What do the contents of your stomach have to do with Parkinson’s disease? A new study from a group of researchers at the California Institute of Technology (CalTech) in Los Angeles suggests more than you might think.
The scientists looked at mice that have been genetically engineered to develop some of the changes in the brain and symptoms that are linked to Parkinson’s disease. This includes the build up in the brain of a sticky protein called alpha synuclein into lumps called Lewy bodies, and the death of cells in a bit of the brain called the substantia nigra (which is important for controlling movement). When this happens in humans, it causes the symptoms that we associate with Parkinson’s, such as shaking or slowed movement. The team at CalTech found that changing the number and type of bacteria in the gut of these mice could influence what happened in the mouse brain.
They used antibiotics to get rid of most of the bacteria in the gut of the mice, or used mice that don’t have any bacteria in their stomachs at all. In these mice, they found that accumulation in the brain of alpha synuclein was decreased. They also found that there was less of an immune response (one of the main ways that the body reacts to damage) in the brain, and that the mice had fewer problems with their movement.
Intriguingly, this isn’t the first time that links between the brain and the stomach have been reported in Parkinson’s. One of the first symptoms of Parkinson’s disease is constipation, which doctors think is caused by the brain cells that control bowel movement dying or going wrong. Another link, which might be important for the experiments from the Californian group, is that the build up of the sticky alpha synuclein lumps that are linked to cells dying in the brain doesn’t start in the brain. It starts in the gut and appears to spread to the brain later.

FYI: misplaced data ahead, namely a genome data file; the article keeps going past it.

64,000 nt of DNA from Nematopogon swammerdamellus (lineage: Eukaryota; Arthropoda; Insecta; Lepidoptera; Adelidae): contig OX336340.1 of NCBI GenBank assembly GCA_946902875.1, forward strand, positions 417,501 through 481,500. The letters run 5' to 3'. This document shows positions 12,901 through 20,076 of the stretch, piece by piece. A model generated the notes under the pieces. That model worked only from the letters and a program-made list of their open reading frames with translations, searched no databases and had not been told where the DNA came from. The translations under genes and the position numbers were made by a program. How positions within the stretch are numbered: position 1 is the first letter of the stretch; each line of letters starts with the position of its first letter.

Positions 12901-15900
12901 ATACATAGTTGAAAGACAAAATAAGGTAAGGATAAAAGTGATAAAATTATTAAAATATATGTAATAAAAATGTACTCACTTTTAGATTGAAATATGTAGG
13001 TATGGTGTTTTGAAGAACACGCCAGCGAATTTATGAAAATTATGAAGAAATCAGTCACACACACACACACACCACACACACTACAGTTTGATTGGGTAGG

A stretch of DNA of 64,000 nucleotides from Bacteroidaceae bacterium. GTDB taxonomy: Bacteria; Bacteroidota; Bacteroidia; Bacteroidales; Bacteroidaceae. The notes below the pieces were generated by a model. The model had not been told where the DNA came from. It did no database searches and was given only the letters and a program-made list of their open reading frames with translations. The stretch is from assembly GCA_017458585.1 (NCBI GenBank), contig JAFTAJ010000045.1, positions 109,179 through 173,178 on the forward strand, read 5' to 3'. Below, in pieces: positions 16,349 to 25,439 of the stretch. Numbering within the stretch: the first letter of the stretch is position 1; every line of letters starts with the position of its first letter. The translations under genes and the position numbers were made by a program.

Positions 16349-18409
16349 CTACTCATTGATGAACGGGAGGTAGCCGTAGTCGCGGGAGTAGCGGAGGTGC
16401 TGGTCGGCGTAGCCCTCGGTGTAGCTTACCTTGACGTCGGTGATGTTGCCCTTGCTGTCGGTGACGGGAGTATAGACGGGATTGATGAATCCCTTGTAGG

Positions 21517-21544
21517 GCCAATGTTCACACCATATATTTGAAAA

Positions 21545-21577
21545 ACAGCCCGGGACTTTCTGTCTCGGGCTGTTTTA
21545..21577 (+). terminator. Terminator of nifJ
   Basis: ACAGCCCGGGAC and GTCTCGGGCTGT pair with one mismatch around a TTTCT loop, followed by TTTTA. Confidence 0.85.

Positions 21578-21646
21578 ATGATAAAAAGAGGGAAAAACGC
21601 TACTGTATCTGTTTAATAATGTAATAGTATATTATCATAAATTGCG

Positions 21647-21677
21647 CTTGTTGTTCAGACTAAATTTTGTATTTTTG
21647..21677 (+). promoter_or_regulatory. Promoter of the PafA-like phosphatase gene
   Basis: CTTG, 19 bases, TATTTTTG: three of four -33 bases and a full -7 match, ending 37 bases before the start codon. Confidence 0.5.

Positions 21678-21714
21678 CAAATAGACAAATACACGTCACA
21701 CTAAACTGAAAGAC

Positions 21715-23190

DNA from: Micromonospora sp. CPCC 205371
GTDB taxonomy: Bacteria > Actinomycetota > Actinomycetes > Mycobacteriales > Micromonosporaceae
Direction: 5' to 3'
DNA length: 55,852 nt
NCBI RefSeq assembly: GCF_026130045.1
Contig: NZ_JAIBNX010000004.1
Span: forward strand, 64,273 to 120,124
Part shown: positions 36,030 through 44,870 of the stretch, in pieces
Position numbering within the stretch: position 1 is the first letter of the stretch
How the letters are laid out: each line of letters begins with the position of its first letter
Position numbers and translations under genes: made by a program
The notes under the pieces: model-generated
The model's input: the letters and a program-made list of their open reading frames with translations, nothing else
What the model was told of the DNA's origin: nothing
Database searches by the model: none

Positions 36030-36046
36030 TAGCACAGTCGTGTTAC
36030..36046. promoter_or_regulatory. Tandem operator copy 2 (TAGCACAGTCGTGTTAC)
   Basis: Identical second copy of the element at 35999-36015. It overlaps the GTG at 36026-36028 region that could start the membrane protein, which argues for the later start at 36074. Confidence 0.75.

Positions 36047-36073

Important new avenue
Why are these experiments important? At the moment, there aren’t any drugs available that can slow down the progression of Parkinson’s – once you start developing symptoms, they get progressively worse as time goes by. The more we understand what causes the changes in the brain that lead to Parkinson’s, the more likely it is that we can identify a process that we can use drugs to stop or slow down. This will help patients who develop Parkinson’s, or perhaps even stop them developing the disease in the first place.
The results from the mice that had had their stomach bacteria removed means we need to look a lot closer at what is happening in the stomachs of people with Parkinson’s. Perhaps there is a slightly different mix of bacteria in people who develop the disease, or maybe we can change the bacteria in the stomachs of people who have Parkinson’s to slow down the changes in their brain.
It is important to remember that there is a lot of work that needs to be done before we fully understand what these results mean. All of the experiments done by the group at CalTech were done in mice. There are some big differences between the laboratory mice that researchers use to look at Parkinson’s and what happens in humans with the disease, so we need to be a little bit cautious about reading too much into these results. But this is still a very interesting and exciting study, and has the potential to open up a new front in the fight to develop drugs for Parkinson’s.
This article originally appeared on The Conversation.
About the author:Associate Professor in Cellular and Molecular Neuroscience, University of Reading.